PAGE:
Lightfoot, Preckwinkle Clash on Campaign Cash
Mayoral candidate Toni Preckwinkle has received thousands of political donations over the years from many people – including, surprisingly, her opponent in the race for Chicago mayor. Candidate Lori Lightfoot on Thursday revealed that she gave $1,000 to Preckwinkle last year as Preckwinkle was running for a second term as Cook County Board president.
“You’ve taken $19,000 from my partners, $1,000 from me,” Lightfoot said during the hourlong candidate forum on “Chicago Tonight.” “(Preckwinkle) called me up and asked me for a donation, and I wrote her a $1,000 check. If (she’s) so offended by that, give the money back.”
Video: Watch the full forum online.
Lightfoot was responding to Preckwinkle’s criticism of her role as partner at the powerful law firm of Mayer Brown, where she has defended banks against racial discrimination and Republicans who were taking on Democratic gerrymandering of maps.
“She was an owner in that firm, and she personally benefitted from it,” Preckwinkle said.
Later, when asked to expand on Lightfoot’s donation, Preckwinkle said: “I’m grateful she had confidence in me as a public official and was willing to support me.”
Lightfoot was also on the defense after Preckwinkle brought up $40,000 in so-called dark money the Lightfoot campaign received from a PAC called Change Chicago. Because of election laws, the group does not have to disclose its donors. Lightfoot dismissed the line of attack as a “red herring,” later adding that she didn’t know the source of the cash, and that she “wasn’t going to be lectured by someone who had taken money from a fundraiser organized by (Ald.) Ed Burke and failed to give all of the donations back.”
The back-and-forth was the latest in a series of contentious public appearances between the two runoff candidates, though the tone Thursday was more civil. Both candidates agreed on many policy points, including a push to create a civilian police oversight agency that would have the power to hire and fire the police superintendent. Both said they support a version of the Grassroots Alliance for Police Accountability (GAPA) ordinance that would create such a commission.
The two differed slightly on the issue of rent control as a way to help slow the displacement of residents from gentrifying neighborhoods. Preckwinkle says she supports a lift on the statewide ban on rent control so that the city of Chicago can “talk about it.” Lightfoot said she didn’t believe it was the way to go in dealing with the issue. Both favored stronger requirements to build affordable housing throughout the city.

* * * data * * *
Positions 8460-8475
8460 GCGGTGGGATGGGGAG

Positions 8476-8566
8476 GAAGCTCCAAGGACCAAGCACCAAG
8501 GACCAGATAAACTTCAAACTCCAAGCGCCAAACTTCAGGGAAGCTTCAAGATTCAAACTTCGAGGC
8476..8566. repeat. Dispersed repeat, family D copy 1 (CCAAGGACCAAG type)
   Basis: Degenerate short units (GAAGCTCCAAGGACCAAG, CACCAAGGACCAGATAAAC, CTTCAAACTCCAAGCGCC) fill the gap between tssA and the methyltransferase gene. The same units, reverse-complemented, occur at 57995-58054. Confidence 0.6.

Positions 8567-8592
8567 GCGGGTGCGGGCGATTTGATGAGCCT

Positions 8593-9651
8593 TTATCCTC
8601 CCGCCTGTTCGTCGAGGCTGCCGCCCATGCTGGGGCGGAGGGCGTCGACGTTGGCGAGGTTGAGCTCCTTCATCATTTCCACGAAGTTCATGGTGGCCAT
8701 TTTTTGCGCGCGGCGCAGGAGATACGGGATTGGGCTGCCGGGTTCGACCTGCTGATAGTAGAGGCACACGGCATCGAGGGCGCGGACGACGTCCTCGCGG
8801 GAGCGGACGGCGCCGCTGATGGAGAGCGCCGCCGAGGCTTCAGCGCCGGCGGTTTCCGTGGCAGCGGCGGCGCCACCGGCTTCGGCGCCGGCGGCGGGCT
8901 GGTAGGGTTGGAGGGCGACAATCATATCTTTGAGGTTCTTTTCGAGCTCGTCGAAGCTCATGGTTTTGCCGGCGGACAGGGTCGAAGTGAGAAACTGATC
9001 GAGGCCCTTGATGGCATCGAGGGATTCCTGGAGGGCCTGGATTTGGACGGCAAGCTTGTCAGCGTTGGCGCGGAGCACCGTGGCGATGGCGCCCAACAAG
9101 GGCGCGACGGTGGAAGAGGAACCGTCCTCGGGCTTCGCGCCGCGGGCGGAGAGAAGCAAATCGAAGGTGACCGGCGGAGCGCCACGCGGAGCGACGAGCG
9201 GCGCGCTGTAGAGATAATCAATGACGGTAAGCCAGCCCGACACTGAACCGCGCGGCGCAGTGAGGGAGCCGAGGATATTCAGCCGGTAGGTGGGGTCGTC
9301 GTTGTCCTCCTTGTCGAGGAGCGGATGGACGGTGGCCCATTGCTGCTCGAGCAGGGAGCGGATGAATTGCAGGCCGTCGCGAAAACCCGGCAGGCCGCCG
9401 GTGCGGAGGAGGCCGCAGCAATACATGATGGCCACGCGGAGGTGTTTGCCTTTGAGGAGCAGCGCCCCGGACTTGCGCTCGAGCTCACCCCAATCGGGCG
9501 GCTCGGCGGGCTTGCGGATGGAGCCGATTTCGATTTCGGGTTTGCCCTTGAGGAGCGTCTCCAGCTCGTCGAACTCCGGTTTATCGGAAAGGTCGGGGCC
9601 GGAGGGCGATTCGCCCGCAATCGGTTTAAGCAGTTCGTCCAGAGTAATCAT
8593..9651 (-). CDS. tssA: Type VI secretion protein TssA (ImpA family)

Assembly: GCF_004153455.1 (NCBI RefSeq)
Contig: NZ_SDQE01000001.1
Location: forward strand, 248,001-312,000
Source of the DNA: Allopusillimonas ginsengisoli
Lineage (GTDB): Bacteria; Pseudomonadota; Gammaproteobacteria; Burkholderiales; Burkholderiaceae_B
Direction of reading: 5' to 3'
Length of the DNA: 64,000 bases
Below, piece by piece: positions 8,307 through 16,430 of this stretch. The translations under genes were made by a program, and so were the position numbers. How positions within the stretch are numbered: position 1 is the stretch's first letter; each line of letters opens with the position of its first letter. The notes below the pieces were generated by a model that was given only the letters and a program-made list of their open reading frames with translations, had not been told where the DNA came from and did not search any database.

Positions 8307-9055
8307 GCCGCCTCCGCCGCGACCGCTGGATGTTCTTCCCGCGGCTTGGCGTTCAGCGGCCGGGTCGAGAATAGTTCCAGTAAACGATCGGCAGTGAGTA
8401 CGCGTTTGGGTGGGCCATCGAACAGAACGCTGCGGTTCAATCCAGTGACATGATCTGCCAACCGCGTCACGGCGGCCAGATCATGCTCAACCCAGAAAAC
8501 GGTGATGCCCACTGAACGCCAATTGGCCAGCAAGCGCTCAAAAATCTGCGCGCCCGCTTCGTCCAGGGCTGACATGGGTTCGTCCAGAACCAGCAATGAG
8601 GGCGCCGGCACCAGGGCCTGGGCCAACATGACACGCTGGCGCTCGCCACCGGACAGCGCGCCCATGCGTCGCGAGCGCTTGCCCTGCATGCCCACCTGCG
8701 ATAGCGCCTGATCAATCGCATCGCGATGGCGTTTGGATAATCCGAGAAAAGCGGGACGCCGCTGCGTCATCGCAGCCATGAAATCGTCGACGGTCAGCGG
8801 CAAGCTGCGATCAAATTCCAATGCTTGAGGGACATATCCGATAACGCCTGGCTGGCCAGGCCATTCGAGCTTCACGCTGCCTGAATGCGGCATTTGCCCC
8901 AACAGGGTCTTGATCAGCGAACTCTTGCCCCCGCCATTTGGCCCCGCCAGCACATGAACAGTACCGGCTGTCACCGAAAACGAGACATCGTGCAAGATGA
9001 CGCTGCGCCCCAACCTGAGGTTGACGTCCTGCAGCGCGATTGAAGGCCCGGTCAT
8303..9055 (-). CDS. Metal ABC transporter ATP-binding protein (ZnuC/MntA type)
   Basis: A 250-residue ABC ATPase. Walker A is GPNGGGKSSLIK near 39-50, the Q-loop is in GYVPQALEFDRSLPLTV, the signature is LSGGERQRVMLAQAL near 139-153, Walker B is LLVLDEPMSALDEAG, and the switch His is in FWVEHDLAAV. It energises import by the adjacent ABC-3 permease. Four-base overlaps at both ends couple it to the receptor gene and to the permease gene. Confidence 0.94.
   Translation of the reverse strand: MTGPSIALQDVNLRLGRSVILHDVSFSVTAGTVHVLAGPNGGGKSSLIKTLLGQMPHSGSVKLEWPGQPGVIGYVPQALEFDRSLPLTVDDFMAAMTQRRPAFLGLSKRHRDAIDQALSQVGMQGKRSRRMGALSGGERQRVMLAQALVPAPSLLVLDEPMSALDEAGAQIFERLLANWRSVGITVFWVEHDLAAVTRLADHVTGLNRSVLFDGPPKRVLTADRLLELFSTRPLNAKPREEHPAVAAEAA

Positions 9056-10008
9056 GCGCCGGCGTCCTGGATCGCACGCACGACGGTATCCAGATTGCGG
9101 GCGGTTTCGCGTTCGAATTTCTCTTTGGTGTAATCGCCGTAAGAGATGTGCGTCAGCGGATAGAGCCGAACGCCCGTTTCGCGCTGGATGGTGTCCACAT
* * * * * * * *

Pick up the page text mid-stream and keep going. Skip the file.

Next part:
The two also differed on the idea of redrawing political boundaries, like ward maps, as is required after the census every 10 years. Lightfoot, echoing her work as an attorney, says she supports independent commissions redrawing political maps. Preckwinkle said the job is best left to political parties, and contended that every other political jurisdiction in the country does it that way. (In reality, there are a handful of states, including California, that use independent commissions in redrawing both state and congressional districts.)
Both Lightfoot and Preckwinkle were vague on solutions to Chicago’s pension funding crisis, with Preckwinkle alluding to her support of a progressive income tax at the state level that should benefit Chicago with a piece of the extra revenue the state takes in. Lightfoot said emphatically that she would oppose a city soda takes, calling it “offensive” that Preckwinkle had passed such a tax at the county level (it was swiftly repealed). Lightfoot also said that she would not talk about increasing large pots of city revenue until she had successfully made the case that there was no other alternative. Chicago faces the daunting task of finding $1 billion more to put into its four beleaguered pension systems in the coming years to prevent them from going insolvent.
Preckwinkle opened the forum by touting the endorsement she received this afternoon from Chicago-based musician Chance the Rapper, and defended her campaign’s move to pull out of any television advertising.
“TV ads aren’t all there are to campaigns,” Preckwinkle said. “Connecting with voters at their doors and in their homes is going to be critically important. This election is going to be low turnout.”
Follow Paris Schutz on Twitter: @paschutz